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It was a sobering moment, realizing I am my own responsibility.
I fought it.
It depressed me and made me feel lonely.
Something happened when I married: I lost myself.
Despite having been well-educated, versed in feminist ideas, and financially independent for two years already, when I became a wife at 24, my independence completely evaporated.
No longer the savvy, accomplished, independent young woman, I unconsciously became someone else.
I became the little girl programmed by my parents’ dysfunctional relationship, inherited survival mechanisms, and ancestral trauma passed on through both sides of my lineage.
Developmental and ancestral trauma cuts us off from the present moment.
It traps us in past disempowerment. Prevents us from claiming our power. From realizing there are always enough choices. From believing our needs can and deserve to be met. And that we are the ones responsible.
I know that I am not alone in this.
Time and time again, I see women—professionally, economically, socially independent and self-sufficient women—who are still disempowered and codependent in the emotional realm.
In a coaching conversation about our need to be saved and save others, one of these women wrote:
“… I’ve come to understand (that) I’ve equated my worth and value to my doing and not my being. In my selfless giving to others, I realized it was also creating an unspoken desire that someone would do the same for me. So as I was saving others with my doing, I was unconsciously wanting someone to ‘love me enough’ to do the same for me. That revelation on our call that just as I am no one’s savior and no one is my savior was HUGE.”
The pattern described here—going outside of Self to build up others so they can then take care of you—is classic codependent behavior.
We are only just starting to understand how much more efficient (and straightforward!) it is to take responsibility for our own needs, and to allow other adults to take care of theirs.
The thing is (and I found this truly difficult to accept), no one really owes us anything.
People will only give freely if they do so because they want to. Obligation makes us resentful in relationships and, sooner or later, causes a blow up.
Self-responsibility can be a hard pill to swallow, but it does have some positive side-effects. When we fill our own cup, anything we receive from another becomes a true gift—unexpected and, therefore, much more appreciated.
The prerequisite for all successful relationships is a secure and nourishing relationship with Self.
As self-sufficient adults, free of codependent agenda, we can finally feel safe to be ourselves within or without relationships. In turn, we allow others to feel safe to be themselves, as well.
Relating happens in the present moment, with the other person as they are now, and us showing up fully, without holding anything back.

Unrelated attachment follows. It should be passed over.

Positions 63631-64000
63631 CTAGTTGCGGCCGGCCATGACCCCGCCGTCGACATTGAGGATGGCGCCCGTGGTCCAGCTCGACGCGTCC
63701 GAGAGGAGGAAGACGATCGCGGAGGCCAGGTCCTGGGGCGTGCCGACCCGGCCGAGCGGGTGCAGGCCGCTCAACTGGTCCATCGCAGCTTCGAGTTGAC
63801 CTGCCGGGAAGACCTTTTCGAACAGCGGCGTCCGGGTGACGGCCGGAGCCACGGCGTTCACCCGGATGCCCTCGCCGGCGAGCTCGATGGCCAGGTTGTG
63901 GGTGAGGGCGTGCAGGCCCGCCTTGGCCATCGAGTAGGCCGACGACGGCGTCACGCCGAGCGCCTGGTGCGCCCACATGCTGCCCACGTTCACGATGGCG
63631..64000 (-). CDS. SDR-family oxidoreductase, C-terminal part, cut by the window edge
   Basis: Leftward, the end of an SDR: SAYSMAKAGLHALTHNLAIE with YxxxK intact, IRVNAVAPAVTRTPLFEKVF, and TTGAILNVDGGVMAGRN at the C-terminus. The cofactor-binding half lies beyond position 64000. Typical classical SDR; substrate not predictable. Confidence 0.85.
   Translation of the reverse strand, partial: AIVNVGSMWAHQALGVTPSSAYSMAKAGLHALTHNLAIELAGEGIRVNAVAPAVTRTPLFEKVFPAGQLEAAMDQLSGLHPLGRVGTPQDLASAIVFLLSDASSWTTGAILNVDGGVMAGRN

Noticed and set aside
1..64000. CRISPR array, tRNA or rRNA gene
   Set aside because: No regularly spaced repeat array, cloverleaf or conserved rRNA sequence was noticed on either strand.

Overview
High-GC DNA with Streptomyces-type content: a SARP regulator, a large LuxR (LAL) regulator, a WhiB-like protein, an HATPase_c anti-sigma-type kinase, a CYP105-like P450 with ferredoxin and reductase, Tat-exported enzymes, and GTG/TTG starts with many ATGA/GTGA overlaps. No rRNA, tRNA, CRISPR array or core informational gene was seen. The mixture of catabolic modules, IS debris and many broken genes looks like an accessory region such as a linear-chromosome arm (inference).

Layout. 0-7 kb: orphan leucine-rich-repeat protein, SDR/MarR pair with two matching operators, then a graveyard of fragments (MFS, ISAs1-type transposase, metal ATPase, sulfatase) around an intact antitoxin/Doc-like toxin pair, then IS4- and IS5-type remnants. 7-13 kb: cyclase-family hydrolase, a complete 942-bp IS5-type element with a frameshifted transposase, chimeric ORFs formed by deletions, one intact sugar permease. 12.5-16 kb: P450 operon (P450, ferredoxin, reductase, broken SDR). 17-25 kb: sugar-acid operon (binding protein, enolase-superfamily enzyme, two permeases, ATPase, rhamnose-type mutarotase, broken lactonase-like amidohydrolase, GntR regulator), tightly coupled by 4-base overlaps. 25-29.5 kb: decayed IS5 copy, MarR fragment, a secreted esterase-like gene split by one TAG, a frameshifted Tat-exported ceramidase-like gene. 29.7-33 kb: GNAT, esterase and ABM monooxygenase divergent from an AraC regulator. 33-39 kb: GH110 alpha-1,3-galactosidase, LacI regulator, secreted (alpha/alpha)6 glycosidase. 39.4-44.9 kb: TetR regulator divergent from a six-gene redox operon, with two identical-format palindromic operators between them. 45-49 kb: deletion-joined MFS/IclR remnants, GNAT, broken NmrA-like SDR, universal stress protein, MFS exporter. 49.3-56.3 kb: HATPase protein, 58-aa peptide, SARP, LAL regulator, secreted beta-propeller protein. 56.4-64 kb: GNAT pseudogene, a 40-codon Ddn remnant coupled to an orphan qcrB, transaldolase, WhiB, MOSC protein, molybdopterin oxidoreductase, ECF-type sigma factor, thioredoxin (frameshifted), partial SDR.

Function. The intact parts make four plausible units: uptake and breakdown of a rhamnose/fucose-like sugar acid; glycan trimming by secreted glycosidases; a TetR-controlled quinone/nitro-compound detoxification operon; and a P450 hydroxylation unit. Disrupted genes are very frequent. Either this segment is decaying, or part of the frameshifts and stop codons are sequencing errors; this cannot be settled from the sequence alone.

In considering your own relationships, I invite you to ask yourself this:
Do I risk showing up fully? Am I able to trust?
Trust is not about the behavior of the other.
Trust is being able to rely on your inner resources.
It is knowing that you will handle whatever arises as life unfolds.
Everything we do is a choice: conscious or unconscious.
To accept self-responsibility is a choice.
And conscious change requires daring.
It demands enormous energy and focus. Commitment to our own well-being. Dedication to self-responsibility. Belief that there’s more to life. And that we deserve to thrive.
To be disempowered and stuck is an unconscious choice.
It’s a learned helplessness. A child-like relationship with life. When you expect change for the better to come from outside.
I still find myself fighting some aspects of my own choice daily.
But it is in self-responsibility that freedom lies.
No one’s coming to save you. Protect you. Love you.
Only you can do that.
You are your own hero. Parent. Lover.
You must be your own source of safety and nourishment.
No man will give you the fulfillment and feeling of flow you desire. These only arrive when we dare to open our hearts to our own loving and our minds to our own inner truth.
It is only once we recognize our contribution to our current circumstances that we can step into our power to make the necessary changes.
Still waiting for the right moment? For things to fall into place?
The only time there’s ever been is now.
“You can do it… you just have to stop waiting to feel like it.” ~ Mel Robbins
My Safe to Be Me program is a journey of coming home to yourself. It is not about learning new rules, it’s about unlearning all the shoulds. It is not a linear, concrete process, it’s about realizing that we are the bridge. Between our ancestors and our children, on an evolutionary journey of healing. Healing ourselves and everyone who comes into our orbit.
Hurt people hurt people. Healed people heal people. What choice will you make? Through a unique blend of transformational tools, combining mindset shifts with somatic healing and ancient spiritual principles, I can guide you toward the embodied safety and self-sourced love that enables deep and authentic connections with others.
I’m ready to talk when you are. Book a free 30-min chat with me today.
Final truth tomorrow!